ANASTASIA Prikhodko discovers the winter wonderland that awaits travellers willing to brave the cold and experience a white Christmas in the Baltics.

When it comes to choosing a winter destination for the Christmas and New Year season, thoughts of spiced mulled wine, fairy lights, and light feathered snow all come to mind. But for many there is also the feeling of wanting to experience something new, something away from the crowds — something unique.

With the backdrop of the iconic St Basil’s Basilica, surrounded by Kremlin walls, and with average temperate of -5C, the Moscow Red Square Christmas markets are sure to deliver the Christmas spirit with a touch of difference.

Each region across Moscow from 18 December until 14 January partakes in the festivities by offering 38 venues selling art, along with street shows and concerts, masterclasses on cooking and decoration, traditional food and souvenirs.

“New Year traditions (trees, decorations, Grandfather Frost — Santa’s Russian relative) in Russia are what we think of Christmassy in the rest of Europe,” said Intrepid Travel Regional Product Manager Russia Tara Kennaway. “Red Square has a New Year fair and there are markets and the most amazing Christmas decorations I’ve ever seen all around Moscow.”

One of the ways to experience the festive atmosphere is with Intrepid’s Trans-Siberian adventure from Moscow to Vladivostok. The journey takes travellers through Russia’s vast landscapes, such as Lake Baikal, the wooden Romanov monasteries outside Yekaterinburg, the Old Believers village near Ulan Ude and the historical sites of Moscow. The itinerary also encompasses the Submarine C56 Museum in Vladivostok, New Year’s Eve Celebration at Lake Baikal, Lenin’s Mausoleum in Moscow and Kremlin & Armoury guided tour in Moscow.

“Since it was launched in 2014, this trip has consistently sold out departures and we typically have three over the New Year time,” Kennaway added.

While staying with a host family at Lake Baikal, travellers will get to toast the old year with a shot of vodka and the new one with a glass of champagne.

Just under four hours by train from Moscow is St Petersburg, with its own set of Christmas festivities. The most central and conveniently located fair — and usually the busiest — runs from 22 December until the 14 January. The Fair on Ostrovsky Square is bustling with gifts, sweets, pastries, warm clothing, figurines made of clay and metal, and jewellery. Another market worth visiting is the Christmas Charity Market in Annenkirche Church, located inside a burnt abandoned Lutheran Church, complemented by performances of musicians singing Christmas songs.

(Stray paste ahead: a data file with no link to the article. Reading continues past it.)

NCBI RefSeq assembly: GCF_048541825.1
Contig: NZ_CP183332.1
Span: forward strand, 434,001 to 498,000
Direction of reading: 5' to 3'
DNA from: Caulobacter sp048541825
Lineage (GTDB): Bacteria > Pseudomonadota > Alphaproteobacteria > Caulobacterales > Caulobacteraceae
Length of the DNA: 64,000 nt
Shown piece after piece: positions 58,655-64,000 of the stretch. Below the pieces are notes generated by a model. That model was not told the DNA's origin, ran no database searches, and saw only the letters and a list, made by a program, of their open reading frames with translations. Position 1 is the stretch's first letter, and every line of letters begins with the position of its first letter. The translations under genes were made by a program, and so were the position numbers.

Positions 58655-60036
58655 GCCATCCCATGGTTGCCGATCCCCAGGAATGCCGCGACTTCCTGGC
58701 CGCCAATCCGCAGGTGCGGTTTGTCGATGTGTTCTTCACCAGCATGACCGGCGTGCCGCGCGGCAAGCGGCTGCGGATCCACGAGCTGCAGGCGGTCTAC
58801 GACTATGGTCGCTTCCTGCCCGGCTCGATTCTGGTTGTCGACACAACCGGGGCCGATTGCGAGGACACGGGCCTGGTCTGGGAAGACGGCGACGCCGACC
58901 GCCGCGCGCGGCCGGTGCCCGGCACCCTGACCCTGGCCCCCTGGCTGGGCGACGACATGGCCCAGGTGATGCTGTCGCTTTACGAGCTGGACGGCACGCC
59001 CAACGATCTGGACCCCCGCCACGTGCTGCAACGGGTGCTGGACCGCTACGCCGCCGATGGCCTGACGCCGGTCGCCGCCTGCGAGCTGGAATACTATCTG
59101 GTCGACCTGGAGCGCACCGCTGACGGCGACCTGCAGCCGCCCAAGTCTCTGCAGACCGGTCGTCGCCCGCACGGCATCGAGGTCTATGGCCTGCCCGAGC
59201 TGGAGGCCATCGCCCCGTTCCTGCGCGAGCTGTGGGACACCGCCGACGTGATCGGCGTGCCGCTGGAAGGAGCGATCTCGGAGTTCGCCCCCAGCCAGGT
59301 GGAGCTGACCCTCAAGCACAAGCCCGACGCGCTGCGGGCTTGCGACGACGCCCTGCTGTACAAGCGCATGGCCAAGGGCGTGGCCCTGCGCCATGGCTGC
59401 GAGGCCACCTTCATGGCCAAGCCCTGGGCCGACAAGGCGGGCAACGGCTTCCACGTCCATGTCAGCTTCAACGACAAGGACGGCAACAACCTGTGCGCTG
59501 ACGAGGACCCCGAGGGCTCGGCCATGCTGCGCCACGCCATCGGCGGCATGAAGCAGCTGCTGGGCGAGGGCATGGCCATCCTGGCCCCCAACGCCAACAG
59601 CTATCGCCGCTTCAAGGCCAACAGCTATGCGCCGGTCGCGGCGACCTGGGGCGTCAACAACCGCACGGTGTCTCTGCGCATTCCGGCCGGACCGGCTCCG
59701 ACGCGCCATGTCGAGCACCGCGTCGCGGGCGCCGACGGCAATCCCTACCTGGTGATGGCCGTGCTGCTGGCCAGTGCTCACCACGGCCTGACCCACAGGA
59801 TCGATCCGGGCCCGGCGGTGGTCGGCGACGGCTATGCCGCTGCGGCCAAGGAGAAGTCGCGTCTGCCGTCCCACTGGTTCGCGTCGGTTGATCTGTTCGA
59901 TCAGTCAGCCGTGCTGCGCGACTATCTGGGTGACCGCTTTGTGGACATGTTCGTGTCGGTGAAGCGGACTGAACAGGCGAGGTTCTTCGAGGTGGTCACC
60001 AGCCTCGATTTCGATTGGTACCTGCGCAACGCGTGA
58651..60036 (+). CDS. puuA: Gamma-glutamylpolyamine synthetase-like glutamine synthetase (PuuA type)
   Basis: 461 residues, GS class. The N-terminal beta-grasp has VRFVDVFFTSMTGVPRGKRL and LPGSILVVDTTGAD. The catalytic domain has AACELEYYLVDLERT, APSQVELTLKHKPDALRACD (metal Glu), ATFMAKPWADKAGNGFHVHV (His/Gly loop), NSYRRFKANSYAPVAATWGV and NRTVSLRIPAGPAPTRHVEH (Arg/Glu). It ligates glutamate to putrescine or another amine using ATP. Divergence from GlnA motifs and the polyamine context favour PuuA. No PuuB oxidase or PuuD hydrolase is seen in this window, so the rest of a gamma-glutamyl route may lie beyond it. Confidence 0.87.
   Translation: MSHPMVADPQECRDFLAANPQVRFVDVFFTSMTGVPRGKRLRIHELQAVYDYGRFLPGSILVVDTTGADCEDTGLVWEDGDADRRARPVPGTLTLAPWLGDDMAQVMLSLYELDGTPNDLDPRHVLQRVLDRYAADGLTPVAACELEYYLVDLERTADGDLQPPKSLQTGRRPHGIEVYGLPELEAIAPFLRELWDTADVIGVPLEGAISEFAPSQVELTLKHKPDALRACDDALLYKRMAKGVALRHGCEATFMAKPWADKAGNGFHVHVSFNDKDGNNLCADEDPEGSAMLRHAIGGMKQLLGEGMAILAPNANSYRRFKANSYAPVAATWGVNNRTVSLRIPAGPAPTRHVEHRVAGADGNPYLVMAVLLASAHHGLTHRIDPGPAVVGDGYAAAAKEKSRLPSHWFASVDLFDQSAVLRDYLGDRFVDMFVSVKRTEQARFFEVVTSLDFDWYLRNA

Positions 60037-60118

50 Degrees North’s eight-day St Petersburg & Moscow in Style — Winter, the most popular tour to get a true sense of Russia’s most visited cities, encompasses the nation’s cuisine, history and architecture. Highlights in St Petersburg include visiting the town of Pushkin to see Catherine’s Palace and park — once the official summer residence of Russian Czars, and Paul’s Palaces. The trip then continues to Moscow.


Additionally, the Glorious St Petersburg Visa Free tour is another popular option as it gives explorers 72 hours of visa-free exploring in St Petersburg, in which time they can get a taste of the markets, learn about the founder of St Petersburg, Peter the Great, and see the famous summer residence of the Russian Emperors, Peterhof: Grand Summer Palace & Park. Once time is up, guests will board an overnight ferry and wake up in either Helsinki, Tallinn or Stockholm — depending on their preference. “This is a great way of seeing both Helsinki and St Petersburg in any season,” said 50 Degrees North CEO and Co-Founder Tietse Stelma.


In addition to the overnight ferry and train service, travellers visiting the neighbouring Baltic state of Estonia could also catch a 50-minute flight from St Petersburg to Tallinn. During Christmas time the destination’s UNESCO Old Town is transformed into a Christmas marketplace with over 3,000 performers and where a Christmas tree, which for the first time in the world was erected here in 1441, stands tall.

Tallinn is made up of endless cobbled street alleyways, distinct Gothic architecture and over 60 museums and galleries. The destination is also home to the production of marzipan, which started way back in Middle Ages. The modern era of marzipan began in 1806, when the Swiss confectioner Lorenz Caviezel set up his confectionery and after being bought and expanded, the place is now known as the Maiasmokk caf. Among seafood, another local delicacy is ‘vrtsikilu’ — spicy sprats, pickled with spices including black pepper, allspice and cloves.

Stelma said that more people are choosing for early December departures to take advantage of slightly lower airfares and the “magical quality of the Christmas markets in these destinations”.

“A winter visit to Russia or the Baltics is a great way of escaping the crowds that flock to these destinations in the summer months,” he said. “The colder months are also a great opportunity to enjoy local traditions, such as ice-skating and hot mulled wine to stay cosy and warm.”


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